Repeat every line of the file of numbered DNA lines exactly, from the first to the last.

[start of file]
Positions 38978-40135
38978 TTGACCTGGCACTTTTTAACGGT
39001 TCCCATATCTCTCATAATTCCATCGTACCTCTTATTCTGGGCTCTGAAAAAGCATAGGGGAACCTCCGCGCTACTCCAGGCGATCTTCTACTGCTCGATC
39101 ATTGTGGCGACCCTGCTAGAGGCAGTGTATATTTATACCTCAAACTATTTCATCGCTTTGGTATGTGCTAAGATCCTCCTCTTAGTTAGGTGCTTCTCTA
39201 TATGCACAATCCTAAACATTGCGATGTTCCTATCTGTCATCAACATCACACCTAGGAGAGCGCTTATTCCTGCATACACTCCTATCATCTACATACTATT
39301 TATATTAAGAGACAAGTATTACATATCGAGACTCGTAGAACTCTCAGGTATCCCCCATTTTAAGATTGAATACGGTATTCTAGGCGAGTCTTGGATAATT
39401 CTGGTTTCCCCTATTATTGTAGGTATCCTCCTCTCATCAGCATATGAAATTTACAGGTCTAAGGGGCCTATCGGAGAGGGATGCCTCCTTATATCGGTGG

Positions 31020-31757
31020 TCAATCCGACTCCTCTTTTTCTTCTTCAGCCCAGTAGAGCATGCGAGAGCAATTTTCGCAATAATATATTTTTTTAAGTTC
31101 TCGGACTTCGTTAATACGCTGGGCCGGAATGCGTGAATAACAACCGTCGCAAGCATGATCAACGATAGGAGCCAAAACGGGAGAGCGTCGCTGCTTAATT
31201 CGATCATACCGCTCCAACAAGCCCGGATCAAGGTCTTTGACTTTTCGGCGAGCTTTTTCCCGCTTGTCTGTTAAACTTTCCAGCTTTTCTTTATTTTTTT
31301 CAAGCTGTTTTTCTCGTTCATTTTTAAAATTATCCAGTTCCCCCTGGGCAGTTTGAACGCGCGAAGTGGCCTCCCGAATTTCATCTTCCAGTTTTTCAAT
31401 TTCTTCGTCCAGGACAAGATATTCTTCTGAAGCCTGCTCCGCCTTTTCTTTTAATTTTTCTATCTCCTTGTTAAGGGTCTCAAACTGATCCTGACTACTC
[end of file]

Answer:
Positions 38978-40135
38978 TTGACCTGGCACTTTTTAACGGT
39001 TCCCATATCTCTCATAATTCCATCGTACCTCTTATTCTGGGCTCTGAAAAAGCATAGGGGAACCTCCGCGCTACTCCAGGCGATCTTCTACTGCTCGATC
39101 ATTGTGGCGACCCTGCTAGAGGCAGTGTATATTTATACCTCAAACTATTTCATCGCTTTGGTATGTGCTAAGATCCTCCTCTTAGTTAGGTGCTTCTCTA
39201 TATGCACAATCCTAAACATTGCGATGTTCCTATCTGTCATCAACATCACACCTAGGAGAGCGCTTATTCCTGCATACACTCCTATCATCTACATACTATT
39301 TATATTAAGAGACAAGTATTACATATCGAGACTCGTAGAACTCTCAGGTATCCCCCATTTTAAGATTGAATACGGTATTCTAGGCGAGTCTTGGATAATT
39401 CTGGTTTCCCCTATTATTGTAGGTATCCTCCTCTCATCAGCATATGAAATTTACAGGTCTAAGGGGCCTATCGGAGAGGGATGCCTCCTTATATCGGTGG

Positions 31020-31757
31020 TCAATCCGACTCCTCTTTTTCTTCTTCAGCCCAGTAGAGCATGCGAGAGCAATTTTCGCAATAATATATTTTTTTAAGTTC
31101 TCGGACTTCGTTAATACGCTGGGCCGGAATGCGTGAATAACAACCGTCGCAAGCATGATCAACGATAGGAGCCAAAACGGGAGAGCGTCGCTGCTTAATT
31201 CGATCATACCGCTCCAACAAGCCCGGATCAAGGTCTTTGACTTTTCGGCGAGCTTTTTCCCGCTTGTCTGTTAAACTTTCCAGCTTTTCTTTATTTTTTT
31301 CAAGCTGTTTTTCTCGTTCATTTTTAAAATTATCCAGTTCCCCCTGGGCAGTTTGAACGCGCGAAGTGGCCTCCCGAATTTCATCTTCCAGTTTTTCAAT
31401 TTCTTCGTCCAGGACAAGATATTCTTCTGAAGCCTGCTCCGCCTTTTCTTTTAATTTTTCTATCTCCTTGTTAAGGGTCTCAAACTGATCCTGACTACTC